Among the well-worn topics in this field at the top of my avoid-at-all-costs conversation list is whether or not to allow patrons to use their cell phones during performances. Having said that there were some fascinating stats during Jason Fahlstrom’s Selling Out: Understanding The Path To Purchase For Performing Arts session at the 2015 National Arts Marketing Project Conference (NAMPC).
Fahlstrom is a Senior Consultant at Google and they track the sort of live events and touring industry data you would expect a company like Google to compile and among the nuggets he tossed out from his session was one in two attendees look up future show info while at the performance.
There was mention that this bit of data included a time frame that precluded this from being limited to only scheduled breaks such as intermission and as a result, begins to beg a lot of new questions along with introducing a number of long standing concerns.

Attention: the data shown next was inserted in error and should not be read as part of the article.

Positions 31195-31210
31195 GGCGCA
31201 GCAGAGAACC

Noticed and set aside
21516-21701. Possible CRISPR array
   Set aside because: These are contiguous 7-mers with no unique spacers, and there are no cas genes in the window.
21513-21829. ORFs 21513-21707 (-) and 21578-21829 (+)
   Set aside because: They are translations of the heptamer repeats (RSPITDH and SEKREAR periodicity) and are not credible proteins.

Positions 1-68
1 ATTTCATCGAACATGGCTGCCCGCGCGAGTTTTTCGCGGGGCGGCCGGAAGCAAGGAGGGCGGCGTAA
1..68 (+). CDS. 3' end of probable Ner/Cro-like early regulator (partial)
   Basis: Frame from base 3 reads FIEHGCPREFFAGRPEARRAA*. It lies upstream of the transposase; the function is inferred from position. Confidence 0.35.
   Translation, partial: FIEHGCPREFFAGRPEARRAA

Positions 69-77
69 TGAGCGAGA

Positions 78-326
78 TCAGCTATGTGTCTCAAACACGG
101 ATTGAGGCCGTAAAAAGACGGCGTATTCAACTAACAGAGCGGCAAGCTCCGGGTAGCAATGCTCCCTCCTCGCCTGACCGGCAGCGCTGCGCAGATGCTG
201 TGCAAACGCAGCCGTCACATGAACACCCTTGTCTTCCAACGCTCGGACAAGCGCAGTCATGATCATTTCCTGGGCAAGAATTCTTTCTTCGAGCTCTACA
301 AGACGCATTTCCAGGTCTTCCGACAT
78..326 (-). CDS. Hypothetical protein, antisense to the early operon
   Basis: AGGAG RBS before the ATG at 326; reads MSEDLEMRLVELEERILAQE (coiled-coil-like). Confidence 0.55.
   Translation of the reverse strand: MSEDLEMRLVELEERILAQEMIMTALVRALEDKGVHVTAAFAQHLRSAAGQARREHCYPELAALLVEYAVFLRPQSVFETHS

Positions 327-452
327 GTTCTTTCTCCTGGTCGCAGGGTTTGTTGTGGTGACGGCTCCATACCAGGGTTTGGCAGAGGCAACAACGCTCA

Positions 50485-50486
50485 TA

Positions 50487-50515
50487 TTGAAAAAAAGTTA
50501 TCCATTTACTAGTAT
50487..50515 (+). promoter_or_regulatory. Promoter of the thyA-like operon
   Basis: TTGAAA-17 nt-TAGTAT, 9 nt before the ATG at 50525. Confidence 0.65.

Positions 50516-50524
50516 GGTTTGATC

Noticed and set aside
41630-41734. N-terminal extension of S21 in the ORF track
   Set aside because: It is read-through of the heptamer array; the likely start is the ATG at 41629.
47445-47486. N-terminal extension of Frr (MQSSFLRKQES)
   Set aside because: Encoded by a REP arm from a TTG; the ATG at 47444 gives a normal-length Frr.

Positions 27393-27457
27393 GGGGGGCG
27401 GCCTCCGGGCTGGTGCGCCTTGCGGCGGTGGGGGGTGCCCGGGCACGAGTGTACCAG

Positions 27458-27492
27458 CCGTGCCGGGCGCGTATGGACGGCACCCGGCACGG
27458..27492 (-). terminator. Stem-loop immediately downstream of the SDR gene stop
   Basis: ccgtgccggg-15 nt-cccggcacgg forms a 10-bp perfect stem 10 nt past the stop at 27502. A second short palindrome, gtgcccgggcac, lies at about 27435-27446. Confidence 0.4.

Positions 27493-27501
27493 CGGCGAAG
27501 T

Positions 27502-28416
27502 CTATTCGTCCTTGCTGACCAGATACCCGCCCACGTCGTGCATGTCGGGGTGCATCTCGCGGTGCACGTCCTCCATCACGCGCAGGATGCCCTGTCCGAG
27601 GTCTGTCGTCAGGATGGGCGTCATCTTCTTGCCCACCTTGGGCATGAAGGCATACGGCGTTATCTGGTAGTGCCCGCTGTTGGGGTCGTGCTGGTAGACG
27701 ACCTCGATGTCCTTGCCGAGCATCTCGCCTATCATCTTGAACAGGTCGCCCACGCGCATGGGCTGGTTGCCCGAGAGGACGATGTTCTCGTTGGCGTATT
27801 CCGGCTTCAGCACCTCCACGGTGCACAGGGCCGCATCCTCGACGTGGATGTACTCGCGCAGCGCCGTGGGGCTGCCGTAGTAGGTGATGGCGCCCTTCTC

What would be even more helpful to know are type of events, conversion paths, and conversion rates* along with how often patrons engaged in this behavior at the same venue.
But if the conversion rates are high enough, it introduces a new variable into the mix when juxtaposing creating an environment for artistic excellence and potentially increasing earned income by double digit leaps. No one enjoys a policy discussion driven solely by the bottom line but I know that I expected the 50 percent figure to be much, much lower; consequently, it certainly makes me willing to reconsider re-examining points that would have otherwise been closed.
It will be good to see if Fahlstrom will include any detailed notes from his presentation along with the slides once NAMPC makes that content available.
In the meantime, I’m curious to see what you think via this little poll.
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